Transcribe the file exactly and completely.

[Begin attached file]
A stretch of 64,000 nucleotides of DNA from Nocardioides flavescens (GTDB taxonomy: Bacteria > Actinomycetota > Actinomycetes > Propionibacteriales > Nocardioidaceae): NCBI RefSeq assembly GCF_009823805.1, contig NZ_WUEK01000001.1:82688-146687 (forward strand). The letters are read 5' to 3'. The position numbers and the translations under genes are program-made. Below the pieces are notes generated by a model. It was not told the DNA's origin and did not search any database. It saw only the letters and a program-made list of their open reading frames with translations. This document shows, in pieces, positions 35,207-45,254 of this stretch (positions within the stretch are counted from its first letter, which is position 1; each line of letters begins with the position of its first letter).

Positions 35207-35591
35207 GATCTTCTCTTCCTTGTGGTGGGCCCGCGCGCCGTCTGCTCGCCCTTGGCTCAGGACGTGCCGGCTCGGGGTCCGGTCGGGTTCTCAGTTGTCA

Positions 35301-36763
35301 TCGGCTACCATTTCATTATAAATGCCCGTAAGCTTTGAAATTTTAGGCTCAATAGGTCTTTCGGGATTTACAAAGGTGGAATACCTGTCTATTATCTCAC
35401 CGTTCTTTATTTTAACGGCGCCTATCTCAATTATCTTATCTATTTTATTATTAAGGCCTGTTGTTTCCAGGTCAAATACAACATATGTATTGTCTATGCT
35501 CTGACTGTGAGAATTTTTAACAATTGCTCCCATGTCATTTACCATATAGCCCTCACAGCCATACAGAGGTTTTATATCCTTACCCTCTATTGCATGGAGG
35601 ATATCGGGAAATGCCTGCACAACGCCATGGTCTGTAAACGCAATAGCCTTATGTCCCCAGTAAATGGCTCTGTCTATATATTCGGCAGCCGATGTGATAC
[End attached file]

A stretch of 64,000 nucleotides of DNA from Nocardioides flavescens (GTDB taxonomy: Bacteria > Actinomycetota > Actinomycetes > Propionibacteriales > Nocardioidaceae): NCBI RefSeq assembly GCF_009823805.1, contig NZ_WUEK01000001.1:82688-146687 (forward strand). The letters are read 5' to 3'. The position numbers and the translations under genes are program-made. Below the pieces are notes generated by a model. It was not told the DNA's origin and did not search any database. It saw only the letters and a program-made list of their open reading frames with translations. This document shows, in pieces, positions 35,207-45,254 of this stretch (positions within the stretch are counted from its first letter, which is position 1; each line of letters begins with the position of its first letter).

Positions 35207-35591
35207 GATCTTCTCTTCCTTGTGGTGGGCCCGCGCGCCGTCTGCTCGCCCTTGGCTCAGGACGTGCCGGCTCGGGGTCCGGTCGGGTTCTCAGTTGTCA

Positions 35301-36763
35301 TCGGCTACCATTTCATTATAAATGCCCGTAAGCTTTGAAATTTTAGGCTCAATAGGTCTTTCGGGATTTACAAAGGTGGAATACCTGTCTATTATCTCAC
35401 CGTTCTTTATTTTAACGGCGCCTATCTCAATTATCTTATCTATTTTATTATTAAGGCCTGTTGTTTCCAGGTCAAATACAACATATGTATTGTCTATGCT
35501 CTGACTGTGAGAATTTTTAACAATTGCTCCCATGTCATTTACCATATAGCCCTCACAGCCATACAGAGGTTTTATATCCTTACCCTCTATTGCATGGAGG
35601 ATATCGGGAAATGCCTGCACAACGCCATGGTCTGTAAACGCAATAGCCTTATGTCCCCAGTAAATGGCTCTGTCTATATATTCGGCAGCCGATGTGATAC